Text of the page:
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Uzbek President Secures 2nd Term in Flawed Election

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Uzbek President Secures 2nd Term in Flawed Election

The OSCE election monitoring mission says reforms under Mirziyoyev “have not yet resulted in a genuinely pluralistic environment.”

Uzbek President Secures 2nd Term in Flawed Election

Members of an election commission pulls ballots out of a box preparing to count them at a polling station after the presidential election in Tashkent, Uzbekistan, Sunday, October 24, 2021.

Credit: AP Photo

Congratulations began to roll in for Uzbek President Shavkat Mirziyoyev’s reelection before the preliminary results of this weekend’s vote were announced. The presidents of Belarus and Russia — Alexander Lukashenko and Vladimir Putin — appeared to convey congratulations to Mirziyoyev ahead of the public announcement that the incumbent had secured a second term with 80.1 percent of the vote.

The OSCE Office for Democratic Institutions and Human Rights (ODIHR) observation mission’s preliminary findings stated that “recent reforms, which have gradually introduced welcome improvements, have not yet resulted in a genuinely pluralistic environment.” The OSCE also cited “significant procedural irregularities” including ballot box stuffing and failure to follow counting procedures.

The OSCE noted that there was “no meaningful engagement” between candidates and that the candidates “refrained from challenging or criticizing the incumbent.” 

Meanwhile, despite the growth of the Uzbek media in recent years, “the space for citizens to freely and fully express their opinion remains controlled.” 

The OSCE pointed to “cases of pre-trial detention, intimidation and harassment of journalists and bloggers” as contributing to self-censorship and limiting the information available to the public.  

In footnotes, the report cites the cases of Otabek Sattoriy, a blogger who focused on local corruption and was jailed for 6.5 years on extortion charges earlier this year, and Miraziz Bazarov, who advocated for LGBTQ rights and, after being assaulted earlier this year, has been under house arrest and effectively silenced. 

The OSCE also noted the “established practice of blocking websites” as further limiting access to information and the ability of Uzbeks to express their opinions. 

Starting in the summer, users in Uzbekistan of a variety of social media platforms — Twitter, TikTok, VKontakte, and Skype — reported the sites being blocked. The state communications regulator, UzKomNazorat, said in July that the platforms had failed to comply with a January 2021 data protection law that mandated that internet services store Uzbek user data on servers in Uzbekistan.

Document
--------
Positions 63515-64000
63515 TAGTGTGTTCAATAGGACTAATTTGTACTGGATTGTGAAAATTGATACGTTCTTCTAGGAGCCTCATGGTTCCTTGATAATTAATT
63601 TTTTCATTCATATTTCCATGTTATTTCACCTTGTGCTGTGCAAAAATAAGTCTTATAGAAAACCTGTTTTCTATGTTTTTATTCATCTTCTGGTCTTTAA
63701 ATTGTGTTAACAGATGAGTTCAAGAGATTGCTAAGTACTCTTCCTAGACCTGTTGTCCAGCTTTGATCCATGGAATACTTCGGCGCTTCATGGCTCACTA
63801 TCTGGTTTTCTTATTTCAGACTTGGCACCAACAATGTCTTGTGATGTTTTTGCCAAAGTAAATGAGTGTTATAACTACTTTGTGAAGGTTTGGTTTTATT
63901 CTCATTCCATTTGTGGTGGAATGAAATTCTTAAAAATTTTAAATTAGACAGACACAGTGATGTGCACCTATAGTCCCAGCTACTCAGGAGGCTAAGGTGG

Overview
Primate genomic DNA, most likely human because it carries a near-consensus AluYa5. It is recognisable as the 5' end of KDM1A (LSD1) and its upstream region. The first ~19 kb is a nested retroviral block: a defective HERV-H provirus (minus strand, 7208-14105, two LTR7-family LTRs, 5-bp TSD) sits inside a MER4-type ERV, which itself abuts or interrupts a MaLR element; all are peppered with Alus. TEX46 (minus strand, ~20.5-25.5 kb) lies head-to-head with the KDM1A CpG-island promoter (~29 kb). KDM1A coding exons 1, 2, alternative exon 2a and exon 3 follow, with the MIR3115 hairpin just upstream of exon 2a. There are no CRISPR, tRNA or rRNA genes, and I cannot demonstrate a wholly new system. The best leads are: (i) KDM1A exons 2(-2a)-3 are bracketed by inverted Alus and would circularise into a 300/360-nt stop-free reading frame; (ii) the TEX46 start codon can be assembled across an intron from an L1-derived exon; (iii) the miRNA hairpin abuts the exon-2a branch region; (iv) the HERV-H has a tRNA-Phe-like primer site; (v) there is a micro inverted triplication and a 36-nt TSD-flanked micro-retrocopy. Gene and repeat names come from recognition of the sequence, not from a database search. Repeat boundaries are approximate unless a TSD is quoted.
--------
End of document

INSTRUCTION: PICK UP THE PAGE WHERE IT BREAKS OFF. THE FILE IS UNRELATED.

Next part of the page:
The Uzbek presidential election campaign period was notably sleepy, in contrast with the parliamentary election of 2019, which, while yielding an expected result, at least featured public debates between the five legally registered parties. 

According to the preliminary results released by the Central Election Commission, turnout hit 80.4 percent. In February, Uzbekistan decided to move its presidential election forward from December to October, ostensibly to present better conditions for voters and observers alike.

At the time, some critics, as RFE/RL reported, had suggested “the true reason for the proposal was because December is when the government usually comes under harsh criticism over its continual poor handling of meeting heating needs as winter clamps down on the country.”

Whatever the reason, the weather was fine but the political climate was poor. As has been noted repeatedly, in these pages and elsewhere, since the 2016 death of Uzbekistan’s first president, Islam Karimov, the country has undertaken a reform program under Mirziyoyev’s leadership. Economic reforms under Mirziyoyev, such as currency reform, were welcomed and seen as effective. Efforts to address the remaining forced labor issues were also widely welcomed, despite lingering problems. Even before the COVID-19 pandemic, however, political and social reforms remained the least advanced. No new parties were allowed to register to contest the election and independent candidates are not permitted by Uzbekistan’s election laws. 

Ultimately, as several regional analysts noted in an event hosted by the Carnegie Endowment for International Peace last week, the pandemic seemed to have a cooling effect on the reform program writ large, stalling political reform efforts entirely. The introduction of new restrictions marked a reversal. For example, in April 2021 the state enacted a new law criminalizing insulting the president online rather than decriminalizing defamation.

In the end, Uzbekistan’s presidential election was another standard Uzbek presidential election. Absent real alternatives, the incumbent achieved a crushing victory. While Mirziyoyev’s vote share (80.1 percent according to preliminary results) fell compared to his 2019 election (in which he won 90.29 percent of the vote), the competition was far behind. 

Maksuda Varisova, the only woman running, from the People’s Democratic Party received 6.6 percent; Alisher Qodirov from Milliy Tiklanish party took 5.5 percent; Narzulla Oblomuradov from the Ecological Party got 4.1 percent; and Bakhrom Abdukhalimov from Adolat secured 3.4 percent.

The next presidential election will take place in 2026 and according to the current Uzbek Constitution Mirziyoyev will not be eligible to run. Karimov solved that problem by arguing that his first term, under a previous constitution, did not count.